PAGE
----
Beer helps build community -- more than a catchphrase
An artist, an accountant, and a librarian walk into a garage. Sounds like the first line of a questionable joke. But it’s actually the reality of our life as a homebrewing household over the past several weeks.
Background: Because The Husband has had some free time lately, he’s been (home)brewing up a storm: No genre is safe from his fiery burners: Irish stout, farmhouse, cream ale, IPA—all of them have found their way into the kettles and into kegs in the past two months or so. Thankfully he’d also procured a small-ish canner at the end of last year, so he was ready to actually can some beer for the first time, a better option than glass growlers during a time of uncertainty about COVID-19.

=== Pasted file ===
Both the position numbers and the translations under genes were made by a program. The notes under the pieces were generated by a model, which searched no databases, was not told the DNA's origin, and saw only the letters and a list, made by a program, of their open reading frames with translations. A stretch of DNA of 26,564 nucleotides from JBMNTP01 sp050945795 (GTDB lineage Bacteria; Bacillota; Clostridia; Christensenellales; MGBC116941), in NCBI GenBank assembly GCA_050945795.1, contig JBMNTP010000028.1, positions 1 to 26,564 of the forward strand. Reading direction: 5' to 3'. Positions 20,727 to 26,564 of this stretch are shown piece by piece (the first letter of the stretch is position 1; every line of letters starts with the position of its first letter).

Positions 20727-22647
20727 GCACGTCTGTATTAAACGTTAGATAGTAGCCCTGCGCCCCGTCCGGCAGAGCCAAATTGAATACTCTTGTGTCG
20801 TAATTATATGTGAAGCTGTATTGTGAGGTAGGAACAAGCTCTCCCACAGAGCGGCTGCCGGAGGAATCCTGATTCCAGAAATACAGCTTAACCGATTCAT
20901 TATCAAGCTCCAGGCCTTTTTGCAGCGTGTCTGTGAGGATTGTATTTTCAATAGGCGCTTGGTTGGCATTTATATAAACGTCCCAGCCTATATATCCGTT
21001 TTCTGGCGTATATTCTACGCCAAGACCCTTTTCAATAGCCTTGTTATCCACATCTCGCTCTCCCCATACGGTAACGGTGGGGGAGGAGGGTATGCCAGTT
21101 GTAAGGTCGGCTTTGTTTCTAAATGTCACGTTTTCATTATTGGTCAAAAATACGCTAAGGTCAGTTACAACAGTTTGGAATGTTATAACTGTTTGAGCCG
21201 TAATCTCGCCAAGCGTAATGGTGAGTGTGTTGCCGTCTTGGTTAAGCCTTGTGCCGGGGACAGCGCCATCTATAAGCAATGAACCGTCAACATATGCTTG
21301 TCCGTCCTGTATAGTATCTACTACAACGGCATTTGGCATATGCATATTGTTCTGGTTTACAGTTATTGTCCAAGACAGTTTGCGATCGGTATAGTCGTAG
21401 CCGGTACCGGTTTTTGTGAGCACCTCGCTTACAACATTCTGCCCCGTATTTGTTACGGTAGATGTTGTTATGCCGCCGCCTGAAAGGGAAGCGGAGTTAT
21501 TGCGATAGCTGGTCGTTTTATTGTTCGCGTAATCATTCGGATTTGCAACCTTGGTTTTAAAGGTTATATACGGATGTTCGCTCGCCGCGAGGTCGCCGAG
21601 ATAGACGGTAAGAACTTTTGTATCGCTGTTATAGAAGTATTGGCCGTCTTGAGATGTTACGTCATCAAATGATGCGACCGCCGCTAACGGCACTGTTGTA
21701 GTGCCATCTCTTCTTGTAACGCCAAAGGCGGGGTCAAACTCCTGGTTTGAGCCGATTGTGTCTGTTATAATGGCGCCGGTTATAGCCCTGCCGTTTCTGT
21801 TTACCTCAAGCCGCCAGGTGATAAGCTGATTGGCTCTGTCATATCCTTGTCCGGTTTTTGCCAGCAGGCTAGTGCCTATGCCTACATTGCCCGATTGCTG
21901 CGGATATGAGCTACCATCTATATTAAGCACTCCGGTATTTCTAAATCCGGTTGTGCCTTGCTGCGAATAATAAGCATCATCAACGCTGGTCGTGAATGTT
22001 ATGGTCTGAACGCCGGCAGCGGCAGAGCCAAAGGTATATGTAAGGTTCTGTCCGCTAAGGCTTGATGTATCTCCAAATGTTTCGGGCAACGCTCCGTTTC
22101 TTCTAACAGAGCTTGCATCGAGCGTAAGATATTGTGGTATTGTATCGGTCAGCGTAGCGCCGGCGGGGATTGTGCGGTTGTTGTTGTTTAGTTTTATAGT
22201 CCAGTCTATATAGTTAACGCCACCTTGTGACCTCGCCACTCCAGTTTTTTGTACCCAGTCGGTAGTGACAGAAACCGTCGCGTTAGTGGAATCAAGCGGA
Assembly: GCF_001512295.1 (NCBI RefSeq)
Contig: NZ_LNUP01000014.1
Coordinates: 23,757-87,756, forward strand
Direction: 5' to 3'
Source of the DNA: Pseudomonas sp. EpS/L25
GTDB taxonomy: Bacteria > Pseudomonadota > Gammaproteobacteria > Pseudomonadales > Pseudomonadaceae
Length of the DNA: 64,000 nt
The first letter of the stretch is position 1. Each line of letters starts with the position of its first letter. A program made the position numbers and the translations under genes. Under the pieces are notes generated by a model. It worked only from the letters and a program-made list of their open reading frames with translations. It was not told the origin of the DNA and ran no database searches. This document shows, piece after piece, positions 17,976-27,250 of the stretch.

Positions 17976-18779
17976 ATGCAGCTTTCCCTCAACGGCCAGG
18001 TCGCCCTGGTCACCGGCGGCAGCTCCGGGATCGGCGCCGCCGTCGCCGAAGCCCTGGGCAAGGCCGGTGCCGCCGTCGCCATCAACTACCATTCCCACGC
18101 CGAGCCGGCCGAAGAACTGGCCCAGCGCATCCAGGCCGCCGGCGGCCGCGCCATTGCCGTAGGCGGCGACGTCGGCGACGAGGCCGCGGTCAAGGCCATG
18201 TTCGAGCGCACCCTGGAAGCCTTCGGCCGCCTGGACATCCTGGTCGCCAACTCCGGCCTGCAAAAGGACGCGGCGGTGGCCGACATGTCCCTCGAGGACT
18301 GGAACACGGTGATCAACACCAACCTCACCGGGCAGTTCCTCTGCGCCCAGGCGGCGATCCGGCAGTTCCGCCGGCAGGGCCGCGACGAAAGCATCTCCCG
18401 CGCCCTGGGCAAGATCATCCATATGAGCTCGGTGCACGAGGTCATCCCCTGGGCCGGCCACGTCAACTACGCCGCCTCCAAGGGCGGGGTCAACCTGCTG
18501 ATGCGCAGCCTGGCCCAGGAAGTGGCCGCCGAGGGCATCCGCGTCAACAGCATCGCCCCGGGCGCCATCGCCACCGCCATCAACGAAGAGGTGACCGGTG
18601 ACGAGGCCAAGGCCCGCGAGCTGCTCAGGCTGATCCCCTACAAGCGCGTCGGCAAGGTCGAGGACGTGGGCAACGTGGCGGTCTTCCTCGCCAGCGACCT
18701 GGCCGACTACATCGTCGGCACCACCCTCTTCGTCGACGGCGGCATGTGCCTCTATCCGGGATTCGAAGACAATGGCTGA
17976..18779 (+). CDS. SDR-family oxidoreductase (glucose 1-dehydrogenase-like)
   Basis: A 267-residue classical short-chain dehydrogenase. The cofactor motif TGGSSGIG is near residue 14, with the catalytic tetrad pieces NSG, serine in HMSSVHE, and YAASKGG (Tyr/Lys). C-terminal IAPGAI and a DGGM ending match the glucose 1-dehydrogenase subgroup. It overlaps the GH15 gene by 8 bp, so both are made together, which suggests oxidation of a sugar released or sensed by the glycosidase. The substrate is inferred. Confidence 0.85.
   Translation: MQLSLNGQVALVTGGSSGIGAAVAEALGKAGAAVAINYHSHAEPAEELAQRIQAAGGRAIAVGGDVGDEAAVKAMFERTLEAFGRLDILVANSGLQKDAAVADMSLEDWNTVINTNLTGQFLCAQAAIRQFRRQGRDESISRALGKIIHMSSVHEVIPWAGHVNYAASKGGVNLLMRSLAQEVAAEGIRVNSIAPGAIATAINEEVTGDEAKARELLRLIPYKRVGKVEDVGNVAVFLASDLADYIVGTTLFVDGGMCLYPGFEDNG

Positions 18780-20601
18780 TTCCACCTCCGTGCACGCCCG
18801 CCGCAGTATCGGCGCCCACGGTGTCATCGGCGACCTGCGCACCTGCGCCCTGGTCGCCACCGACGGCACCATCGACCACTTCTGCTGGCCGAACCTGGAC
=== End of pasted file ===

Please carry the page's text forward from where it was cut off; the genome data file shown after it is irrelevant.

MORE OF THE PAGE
He let some neighbors and friends quietly know that we had some carefully handled canned home-brewed beer available for well-sanitized, no-touch pickup at our house.
“No-touch” doesn’t mean “no-interaction,” however: We found that people are so happy to 1) have somewhere to go, even if it’s just down the street, and 2) find something common to talk about as a brief respite from statistics and contagion and awful stories.
So the last couple of weekends, we’ve had lots of driveway/garage visits from those neighbors and friends: the artist and the accountant and the librarian, plus the coder and the banker and the scientist. We’ve been so happy to have them drop by, offer them some homebrew to go (canned/bagged/sanitized), and share a bit of conversation and community even during this time of “keep your distance.” Just a few moments of “feeling normal” since nothing right now feels even vaguely normal.
Not just a catchphrase, then: Beer helps build community. Even during a global pandemic. In a suburban driveway.